Have you heard yet about the latest twist in the sham of an environmental review process for the Dakota Access pipeline (DAPL)? A couple weeks ago, I and other Standing Rock officials attended two days of hearings hosted in Bismarck, N.D. by the U.S. Army Corps of Engineers. The Corps said this would be an opportunity for tribal leaders and others to provide public feedback on DAPL’s draft Environmental Impact Statement (EIS). That wasn’t exactly accurate.
Though some of us were able to bring concerns to the table, the meetings seemed geared toward minimizing the impact of feedback from everyone who showed up to stop this illegal pipeline. At Wednesday morning’s meeting with tribal officials, the Corps initially excluded leaders including our Game and Fish director. Still, we provided important testimony, which you can see in the latest chapter of our Dakota Water Wars video series, produced in partnership with the Lakota People’s Law Project and the Great Plains Tribal Water Alliance.
Watch: I address the Army Corps about DAPL’s imminent threat to our people.
The first day’s proceedings were just plain undemocratic; there’s no other term for it. Army Corps Omaha District Chief of Operations Sheila Newman admitted the Corps doesn’t plan to treat all comments submitted online as equally valid. Then, that evening, public testimony was hidden behind curtains, failing to give the mostly Native audience the opportunity to interact in a genuine way with the Corps and one another. The fact that these meetings were held in Bismarck and not on the reservation also limited attendance and seemed intentionally designed to silence our voices.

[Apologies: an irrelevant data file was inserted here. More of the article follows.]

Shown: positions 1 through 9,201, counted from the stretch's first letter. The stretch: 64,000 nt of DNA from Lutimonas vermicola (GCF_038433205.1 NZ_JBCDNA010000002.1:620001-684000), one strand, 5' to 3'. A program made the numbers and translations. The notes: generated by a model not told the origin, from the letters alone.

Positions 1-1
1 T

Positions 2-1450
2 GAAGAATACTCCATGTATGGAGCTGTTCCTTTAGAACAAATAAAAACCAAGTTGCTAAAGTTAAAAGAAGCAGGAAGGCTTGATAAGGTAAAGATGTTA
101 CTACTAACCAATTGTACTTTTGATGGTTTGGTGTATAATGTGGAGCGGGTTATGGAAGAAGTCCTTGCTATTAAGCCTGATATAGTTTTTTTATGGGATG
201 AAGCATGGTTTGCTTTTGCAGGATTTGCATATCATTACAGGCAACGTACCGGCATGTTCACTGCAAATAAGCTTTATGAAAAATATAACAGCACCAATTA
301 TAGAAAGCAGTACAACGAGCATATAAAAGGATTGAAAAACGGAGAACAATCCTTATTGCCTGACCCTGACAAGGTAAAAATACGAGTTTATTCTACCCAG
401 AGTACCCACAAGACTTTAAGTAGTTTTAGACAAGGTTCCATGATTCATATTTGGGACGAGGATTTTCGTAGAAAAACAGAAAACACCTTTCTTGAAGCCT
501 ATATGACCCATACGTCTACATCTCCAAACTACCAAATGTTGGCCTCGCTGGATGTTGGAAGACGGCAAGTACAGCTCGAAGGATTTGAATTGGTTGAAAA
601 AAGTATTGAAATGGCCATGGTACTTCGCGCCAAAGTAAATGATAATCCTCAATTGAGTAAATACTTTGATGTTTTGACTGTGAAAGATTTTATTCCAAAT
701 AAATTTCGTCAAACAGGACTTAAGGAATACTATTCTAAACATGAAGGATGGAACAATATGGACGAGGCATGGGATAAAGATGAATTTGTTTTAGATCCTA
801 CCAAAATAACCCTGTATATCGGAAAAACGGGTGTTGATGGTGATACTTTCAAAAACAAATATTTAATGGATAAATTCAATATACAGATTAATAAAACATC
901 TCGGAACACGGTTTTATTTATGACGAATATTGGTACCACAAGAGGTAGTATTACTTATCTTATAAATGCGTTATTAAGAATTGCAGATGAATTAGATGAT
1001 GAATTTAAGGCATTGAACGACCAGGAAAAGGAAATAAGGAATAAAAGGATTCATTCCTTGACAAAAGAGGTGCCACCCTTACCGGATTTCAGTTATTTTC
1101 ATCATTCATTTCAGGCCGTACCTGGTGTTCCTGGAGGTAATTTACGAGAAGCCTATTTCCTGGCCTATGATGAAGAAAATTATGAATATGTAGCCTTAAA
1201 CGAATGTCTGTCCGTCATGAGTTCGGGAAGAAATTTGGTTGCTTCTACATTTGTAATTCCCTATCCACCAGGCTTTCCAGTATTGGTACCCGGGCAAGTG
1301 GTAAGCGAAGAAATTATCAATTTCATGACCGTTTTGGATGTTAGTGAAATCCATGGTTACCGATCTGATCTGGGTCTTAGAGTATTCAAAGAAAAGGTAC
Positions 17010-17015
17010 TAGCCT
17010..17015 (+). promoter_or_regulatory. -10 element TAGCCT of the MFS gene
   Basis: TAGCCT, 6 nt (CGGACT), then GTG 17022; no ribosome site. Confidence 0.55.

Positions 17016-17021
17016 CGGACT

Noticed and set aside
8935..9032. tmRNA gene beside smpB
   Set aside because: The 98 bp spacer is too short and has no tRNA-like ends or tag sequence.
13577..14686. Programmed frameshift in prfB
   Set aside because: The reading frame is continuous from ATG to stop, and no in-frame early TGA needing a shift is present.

I’m happy to say that when water protectors outside realized what was happening, they took matters into their own hands. Many spoke on a bullhorn, and a rally was born, which generated a story about our outrage in the Associated Press. After that, the Corps received our message. On day two, they didn’t limit attendance, and they provided a microphone so members of the public could speak freely.
Unfortunately, our main takeaway from the two days is that the Corps is still not taking us seriously. The lack of transparency at the public hearings is an extension of what we’ve been dealing with since the start, including the redaction of important information in several reports and safety plans. We also have evidence that the pipeline operator illegally destroyed Lakota sacred sites, but the Corps has done nothing about it. That’s why we have to keep fighting. If you have not yet sent your comment demanding the Corps shut down DAPL, please do so today.
Mni Wiconi. Water is life!
Standing Rock Sioux Tribe
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